By The Editor
What is the biggest challenge when one decides to be a vegetarian? There are many, but the most challenging is saying “NO” to meat that has been a part of one’s diet from childhood. And talking about childhood, one may be prompted to ask, what about starting this healthy diet from childhood? Can a vegetarian diet support the physiological and dietary needs of a growing child? Is it good for a growing child to become a vegetarian?
It is indeed hard to believe, but vegetarianism among children has already gone mainstream starting from the last decade. Surprisingly, a growing number of American kids aged 8 to 18 have already embraced this kind of lifestyle. Can we thank the likes of Carrie Underwood and Christian Bale for putting up a good example for young kids to follow? Or is this a response to the growing obesity and overweight problems among American kids that is now climbing to almost 50 percent?
The answers to these questions are close to home. But, whatever are the reasons, it is a fact that from the 2 percent of the kid population (1.4 million kids) ten years ago, it has now grown to 3 percent (about 2 million). This may also be an influence of more parents becoming vegetarians. It is easier for kids to accept vegetarianism as a way of life when the parents and the rest of the family are practicing vegetarians.
In the same way that vegetarianism poses challenges to an adult making a transition, it is the same for kids. When one thinks that kids pick up the habits of their elders, especially their parents, it is easier to presume that they can be more easily swayed to eating what s set in front of them. Even picky kids can be easily motivated to eat their vegetable meals when they do not know any better. Cooking and presenting the fruits and vegetables in the most “kid-appealing” ways can help them get attracted to their food and “kid-appetizing” taste can give them a positive experience. The rest will be easy.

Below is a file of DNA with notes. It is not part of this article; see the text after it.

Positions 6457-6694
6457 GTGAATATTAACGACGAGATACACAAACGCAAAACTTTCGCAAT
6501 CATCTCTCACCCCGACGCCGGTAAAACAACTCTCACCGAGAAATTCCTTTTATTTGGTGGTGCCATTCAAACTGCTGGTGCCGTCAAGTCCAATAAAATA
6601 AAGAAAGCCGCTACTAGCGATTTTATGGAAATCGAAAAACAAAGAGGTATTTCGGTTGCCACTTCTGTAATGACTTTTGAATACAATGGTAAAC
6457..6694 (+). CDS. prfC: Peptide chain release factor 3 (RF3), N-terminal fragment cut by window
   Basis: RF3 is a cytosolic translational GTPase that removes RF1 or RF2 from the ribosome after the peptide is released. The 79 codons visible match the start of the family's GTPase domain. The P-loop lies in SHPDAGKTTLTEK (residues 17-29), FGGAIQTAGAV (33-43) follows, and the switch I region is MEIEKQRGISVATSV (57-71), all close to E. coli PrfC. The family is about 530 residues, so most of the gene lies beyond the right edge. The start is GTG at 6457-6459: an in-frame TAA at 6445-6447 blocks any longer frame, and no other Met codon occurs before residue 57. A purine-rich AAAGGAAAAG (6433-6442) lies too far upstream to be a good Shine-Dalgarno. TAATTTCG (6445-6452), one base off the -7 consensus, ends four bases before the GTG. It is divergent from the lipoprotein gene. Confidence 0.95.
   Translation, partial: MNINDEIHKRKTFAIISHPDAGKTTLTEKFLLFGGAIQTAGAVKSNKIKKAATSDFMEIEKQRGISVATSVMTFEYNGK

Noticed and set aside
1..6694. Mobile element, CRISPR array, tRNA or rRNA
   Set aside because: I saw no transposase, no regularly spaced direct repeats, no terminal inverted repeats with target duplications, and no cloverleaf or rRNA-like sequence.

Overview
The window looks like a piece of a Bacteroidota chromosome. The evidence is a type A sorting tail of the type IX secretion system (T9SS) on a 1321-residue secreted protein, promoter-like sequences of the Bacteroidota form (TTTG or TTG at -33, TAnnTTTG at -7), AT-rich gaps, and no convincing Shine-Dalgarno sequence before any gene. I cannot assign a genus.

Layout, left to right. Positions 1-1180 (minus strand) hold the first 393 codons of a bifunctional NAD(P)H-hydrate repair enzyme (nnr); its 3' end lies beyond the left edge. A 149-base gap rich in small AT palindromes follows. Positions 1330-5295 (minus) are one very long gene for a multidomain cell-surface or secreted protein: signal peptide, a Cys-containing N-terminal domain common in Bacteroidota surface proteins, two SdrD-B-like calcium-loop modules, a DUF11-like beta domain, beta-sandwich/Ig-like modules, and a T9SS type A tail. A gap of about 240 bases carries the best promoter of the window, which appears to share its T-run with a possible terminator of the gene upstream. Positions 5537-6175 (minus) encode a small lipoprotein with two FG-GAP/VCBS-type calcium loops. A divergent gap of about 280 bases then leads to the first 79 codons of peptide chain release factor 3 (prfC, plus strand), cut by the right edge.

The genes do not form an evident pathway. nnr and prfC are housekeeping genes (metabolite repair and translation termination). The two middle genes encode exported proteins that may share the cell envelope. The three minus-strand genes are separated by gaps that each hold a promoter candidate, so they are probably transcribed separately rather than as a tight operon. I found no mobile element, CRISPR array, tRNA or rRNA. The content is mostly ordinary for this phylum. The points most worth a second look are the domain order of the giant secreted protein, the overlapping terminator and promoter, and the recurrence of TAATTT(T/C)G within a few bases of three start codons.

The real challenge is when these kids start growing and gets to learn more about the “outside world” and what it can offer on top of the veggies they munch and nibble every meal time. Learning and comparing is inevitable as they become exposed to what their friends and classmates eat in school and parties. Is it as easy for a kid to become a vegetarian? Compound that with their nutritional needs.
Even vegetarian adults face the challenge of nutritional deficiencies specifically for iron, Vitamin B12, Omega-3 fatty acids and most especially the essential amino acids. These deficiencies can potentially stunt the growth of children as well as cause many metabolic disorders. These are most especially important because they are growing fast and need building blocks to grow tissues.
The parents have a big role to play in encouraging their children to become a vegetarian. For one, they need to practice what they preach. It has to be a lifestyle and that means being a vegetarian when stocking food items in the house, being a vegetarian when eating in restaurants and being a vegetarian even when no one is looking.<(p>
If the family is predisposed to some weight-related health problems or obesity runs in the family lineage, it is good to start the kids on the right track. If the kid is already overweight and is already manifesting some health problems, the diet need to be checked before more serious complications set in.
How hard is it to make one child become a vegetarian? It is as hard as making one adult make a lifestyle change. But, there are solutions if parents are bent on saving one’s child from becoming overweight, sick and socially and psychologically unstable. Parents need to learn more about meal planning through research of substitutes and nutritional contents. And more importantly, keep your kids happy with delicious meals to partake through creative cooking.